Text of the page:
Types of disasters

Marketing disasters can be categorized into various types. 


Translation blunders might seem funny, but are all the more damaging for that reason. Derision rapidly follows confusion if a brand’s tag line does not mean what it should. When Coca-Cola first entered the China market it famously suffered from a translation disaster. Before Coca-Cola’s official entry into China, some shopkeepers independently created signs with Chinese characters that sounded like “Coca-Cola” but had nonsensical meanings such as “bite the wax tadpole” and “female horse stuffed with wax.” However, Coca-Cola understood the importance of defending its brand in international markets. Before officially entering China in 1982, the beverage icon took great pains to ensure its brand would not be proverbially “lost in translation.” Ultimately, the company chose the characters pronounced “K’o K’ou K’o Lê,” which literally mean, “let the mouth rejoice” or “happiness in the mouth. ” 

Does sex sell? 

Sexual imagery has a history of being used by advertisers to grab a viewer’s attention. Apparel brands like Calvin Klein are known to run ads with strong sexual connotations. In 2009, the blue-jeans giant unveiled a jumbo billboard ad that portrayed two young men and a young woman entwined in a semi-nude threesome, as another man undressed. This was subsequently claimed by some to be soft pornography. Calvin Klein has had a number of ad spots pulled from television in the US, and just last year saw an ad starring actress Eva Mendes banned for explicit content. While the attention generated by such events may go down well with some customer segments, it may alienate others, while also damaging campaign schedules and budgets.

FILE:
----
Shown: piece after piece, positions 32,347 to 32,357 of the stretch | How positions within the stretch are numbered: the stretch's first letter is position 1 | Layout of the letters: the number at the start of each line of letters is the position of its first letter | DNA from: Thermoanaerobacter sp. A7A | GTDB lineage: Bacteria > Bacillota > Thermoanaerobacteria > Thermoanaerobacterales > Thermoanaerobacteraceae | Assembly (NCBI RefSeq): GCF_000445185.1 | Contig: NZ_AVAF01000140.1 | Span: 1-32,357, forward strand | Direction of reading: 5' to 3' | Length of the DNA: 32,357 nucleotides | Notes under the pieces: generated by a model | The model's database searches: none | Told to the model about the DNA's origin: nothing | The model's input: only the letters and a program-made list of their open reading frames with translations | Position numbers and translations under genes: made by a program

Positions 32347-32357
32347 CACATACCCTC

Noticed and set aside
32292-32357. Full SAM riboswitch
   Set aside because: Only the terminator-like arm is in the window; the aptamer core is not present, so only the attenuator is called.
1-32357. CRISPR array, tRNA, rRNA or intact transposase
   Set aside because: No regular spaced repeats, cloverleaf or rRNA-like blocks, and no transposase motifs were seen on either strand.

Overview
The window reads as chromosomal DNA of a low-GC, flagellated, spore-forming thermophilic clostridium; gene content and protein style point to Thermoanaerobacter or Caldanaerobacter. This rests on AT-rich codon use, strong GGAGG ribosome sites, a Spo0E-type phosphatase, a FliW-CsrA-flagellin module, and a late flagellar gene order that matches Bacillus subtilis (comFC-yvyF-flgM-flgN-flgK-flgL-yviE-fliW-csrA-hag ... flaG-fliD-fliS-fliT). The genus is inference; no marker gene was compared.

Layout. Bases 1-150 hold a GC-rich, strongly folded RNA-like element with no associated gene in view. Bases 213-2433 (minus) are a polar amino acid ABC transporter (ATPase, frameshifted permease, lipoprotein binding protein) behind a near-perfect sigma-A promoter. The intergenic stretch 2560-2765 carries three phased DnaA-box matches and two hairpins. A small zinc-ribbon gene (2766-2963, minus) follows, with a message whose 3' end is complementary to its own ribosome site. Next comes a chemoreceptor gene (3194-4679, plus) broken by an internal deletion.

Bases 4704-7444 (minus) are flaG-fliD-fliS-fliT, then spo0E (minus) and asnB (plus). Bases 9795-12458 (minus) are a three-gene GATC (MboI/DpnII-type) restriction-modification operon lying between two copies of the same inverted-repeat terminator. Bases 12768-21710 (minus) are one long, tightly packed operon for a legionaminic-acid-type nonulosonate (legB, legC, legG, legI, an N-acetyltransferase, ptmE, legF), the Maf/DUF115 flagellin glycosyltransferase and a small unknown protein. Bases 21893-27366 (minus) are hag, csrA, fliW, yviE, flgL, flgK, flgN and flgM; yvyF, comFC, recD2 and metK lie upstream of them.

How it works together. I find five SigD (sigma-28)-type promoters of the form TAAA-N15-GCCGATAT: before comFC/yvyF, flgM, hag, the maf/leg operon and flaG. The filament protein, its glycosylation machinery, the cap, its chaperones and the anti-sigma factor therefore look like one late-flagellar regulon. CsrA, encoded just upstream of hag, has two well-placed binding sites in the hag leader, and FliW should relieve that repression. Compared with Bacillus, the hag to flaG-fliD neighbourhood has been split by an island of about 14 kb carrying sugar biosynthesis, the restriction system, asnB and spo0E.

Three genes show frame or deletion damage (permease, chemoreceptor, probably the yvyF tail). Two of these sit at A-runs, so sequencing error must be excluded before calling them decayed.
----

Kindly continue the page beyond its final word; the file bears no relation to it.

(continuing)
Multi-ethnic representation is a hallmark of good international advertising these days. Some evidence suggests that failure to build relationships with particular ethnic groups is shutting many companies out of vital and fast-growing consumer markets. However, things can go wrong with “ethnic advertising” in more ways than one. For one thing, it is crucial for an ad not to present the physical or other attributes of a certain ethnic group in a way that might be seen as derogatory. 

In 2005, Volkswagen released a commercial that was later withdrawn due to perceived racial stereotyping. It featured a terrorist, strapped with explosives, driving his new Volkswagen Polo to a restaurant. While inside the car, he detonates the bomb, but it only kills the terrorist as the car fails to explode. The message of the ad? That the VW Polo was “small but tough.” The ad was removed amidst furious protests about how the terrorist stereotyped and denigrated a particular ethnic group.